Our current Prime Minister has never been accused of kowtowing to the House of Commons. Under Mr. Harper, Canadians endured two untimely prorogations. We witnessed the Speaker of the House force the government to release reports on the torture of Afghan detainees. And we watched our government fall during an unprecedented motion of contempt of Parliament. Even the most cynical among us thought we’d seen it all. But in dismissing the debate on the throne speech, Mr. Harper is not just breaching customs and procedures, he’s attacking our very democracy.
By depriving opposition members of their right to speak, the Prime Minister is effectively gagging the 60% of the electorate that voted them in. What good is an elected Parliament if our MPs are muzzled? If our Prime Minister is behaving like an autocrat, why bother keeping up the appearance of representative democracy at all? Let’s just hang out a “gone fishing” sign and let Mr. Harper govern by decree.
The importance of public debate
The Leader of the Government in the House, the Honourable Peter Van Loan, informs us that the debate is merely optional and that it should be canceled this time around due to the shortened parliamentary session. This is a weak excuse for a cynical political manoeuvre. There is no need to rush this session to its close — members have only just taken their seats.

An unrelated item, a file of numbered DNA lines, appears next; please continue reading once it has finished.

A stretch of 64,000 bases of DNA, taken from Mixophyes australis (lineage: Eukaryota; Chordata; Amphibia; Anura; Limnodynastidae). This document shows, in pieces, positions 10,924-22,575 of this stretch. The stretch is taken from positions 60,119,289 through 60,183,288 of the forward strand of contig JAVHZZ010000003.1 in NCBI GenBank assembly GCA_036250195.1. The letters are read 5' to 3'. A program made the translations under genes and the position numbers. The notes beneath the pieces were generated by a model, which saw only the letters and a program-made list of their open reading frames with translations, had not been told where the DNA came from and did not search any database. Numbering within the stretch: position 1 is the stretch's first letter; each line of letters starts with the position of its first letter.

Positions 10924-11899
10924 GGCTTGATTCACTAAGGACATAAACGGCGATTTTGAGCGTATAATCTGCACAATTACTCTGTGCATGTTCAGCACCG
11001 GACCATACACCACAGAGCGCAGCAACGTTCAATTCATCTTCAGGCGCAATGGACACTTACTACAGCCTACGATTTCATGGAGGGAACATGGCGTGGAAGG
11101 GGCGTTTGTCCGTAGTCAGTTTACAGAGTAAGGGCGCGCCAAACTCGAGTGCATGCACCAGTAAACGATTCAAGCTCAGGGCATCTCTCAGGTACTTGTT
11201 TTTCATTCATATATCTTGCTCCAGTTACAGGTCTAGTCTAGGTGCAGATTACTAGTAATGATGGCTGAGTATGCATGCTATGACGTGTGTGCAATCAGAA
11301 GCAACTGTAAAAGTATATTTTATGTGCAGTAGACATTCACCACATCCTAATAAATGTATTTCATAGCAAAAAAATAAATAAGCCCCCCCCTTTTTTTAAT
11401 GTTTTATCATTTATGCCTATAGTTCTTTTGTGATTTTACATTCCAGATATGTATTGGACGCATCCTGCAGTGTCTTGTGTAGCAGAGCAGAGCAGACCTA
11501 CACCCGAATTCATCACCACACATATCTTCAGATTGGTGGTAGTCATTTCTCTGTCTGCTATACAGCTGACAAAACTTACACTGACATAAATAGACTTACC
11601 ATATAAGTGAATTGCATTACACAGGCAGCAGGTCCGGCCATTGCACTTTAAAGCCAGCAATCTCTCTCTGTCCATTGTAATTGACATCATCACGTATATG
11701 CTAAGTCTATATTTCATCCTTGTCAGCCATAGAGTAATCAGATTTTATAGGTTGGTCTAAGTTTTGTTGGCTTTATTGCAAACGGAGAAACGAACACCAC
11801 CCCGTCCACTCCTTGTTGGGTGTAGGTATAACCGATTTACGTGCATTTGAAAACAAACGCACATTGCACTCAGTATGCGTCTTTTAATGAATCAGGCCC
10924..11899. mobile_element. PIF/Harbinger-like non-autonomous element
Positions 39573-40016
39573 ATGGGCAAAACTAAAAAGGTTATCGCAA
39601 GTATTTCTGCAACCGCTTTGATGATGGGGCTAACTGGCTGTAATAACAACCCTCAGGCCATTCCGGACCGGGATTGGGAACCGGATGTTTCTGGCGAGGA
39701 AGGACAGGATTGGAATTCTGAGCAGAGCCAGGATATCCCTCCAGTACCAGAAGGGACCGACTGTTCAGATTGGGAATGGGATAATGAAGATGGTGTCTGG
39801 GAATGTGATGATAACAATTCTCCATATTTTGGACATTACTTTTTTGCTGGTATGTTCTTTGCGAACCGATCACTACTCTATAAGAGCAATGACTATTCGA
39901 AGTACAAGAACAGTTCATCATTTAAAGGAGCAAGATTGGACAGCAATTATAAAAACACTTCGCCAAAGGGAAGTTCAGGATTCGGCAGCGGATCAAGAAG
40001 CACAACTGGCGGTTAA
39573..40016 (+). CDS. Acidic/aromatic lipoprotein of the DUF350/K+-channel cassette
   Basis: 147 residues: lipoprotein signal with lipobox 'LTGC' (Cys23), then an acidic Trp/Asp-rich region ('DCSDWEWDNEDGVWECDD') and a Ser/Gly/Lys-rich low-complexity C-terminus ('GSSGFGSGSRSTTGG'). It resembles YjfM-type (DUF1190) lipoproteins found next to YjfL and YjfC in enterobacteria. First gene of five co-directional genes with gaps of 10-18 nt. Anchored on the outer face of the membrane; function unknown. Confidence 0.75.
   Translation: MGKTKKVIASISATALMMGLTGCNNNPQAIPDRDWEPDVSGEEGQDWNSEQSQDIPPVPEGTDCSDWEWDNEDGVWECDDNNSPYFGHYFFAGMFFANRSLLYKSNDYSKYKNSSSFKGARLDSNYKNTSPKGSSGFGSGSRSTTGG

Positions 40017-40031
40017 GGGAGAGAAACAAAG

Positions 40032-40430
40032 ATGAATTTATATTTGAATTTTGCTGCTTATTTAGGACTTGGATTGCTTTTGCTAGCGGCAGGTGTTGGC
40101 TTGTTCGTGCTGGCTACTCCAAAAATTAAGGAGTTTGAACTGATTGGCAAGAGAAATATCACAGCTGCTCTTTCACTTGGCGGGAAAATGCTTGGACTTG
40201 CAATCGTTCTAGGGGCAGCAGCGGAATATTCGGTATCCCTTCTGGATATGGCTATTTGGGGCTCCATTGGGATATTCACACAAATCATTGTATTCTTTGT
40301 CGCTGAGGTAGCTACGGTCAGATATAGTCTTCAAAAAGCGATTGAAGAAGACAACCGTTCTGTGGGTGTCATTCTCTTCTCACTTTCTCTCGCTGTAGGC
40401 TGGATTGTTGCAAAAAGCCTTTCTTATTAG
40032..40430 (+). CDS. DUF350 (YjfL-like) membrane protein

There’s certainly no shortage of topics for them to discuss. Recent reports have uncovered instances of government negligence, porkbarelling and human rights violations during the G8 and G20 summits. Our troops in Afghanistan and Libya are risking their lives over a muddled foreign policy. The government is preparing to gut the public service to the tune of 1.8 billion dollars per year. It just scrapped public funding of political parties. And it also wants to modify the Canadian Senate, essentially altering the terms of the federal pact without the agreement of the provinces. With so much at stake, a debate on the Speech from the Throne is not a luxury, it is a necessity.
Throughout the history of parliamentary governments, first ministers have always submitted their political priorities to criticism by the opposition. If this principle was sacrosanct for the likes of Walpole and Churchill, for MacDonald and Laurier, who is Mr. Harper to brush it aside?
Translated from the original French by Jamie McLennan, © 2011 Gaston Murdock.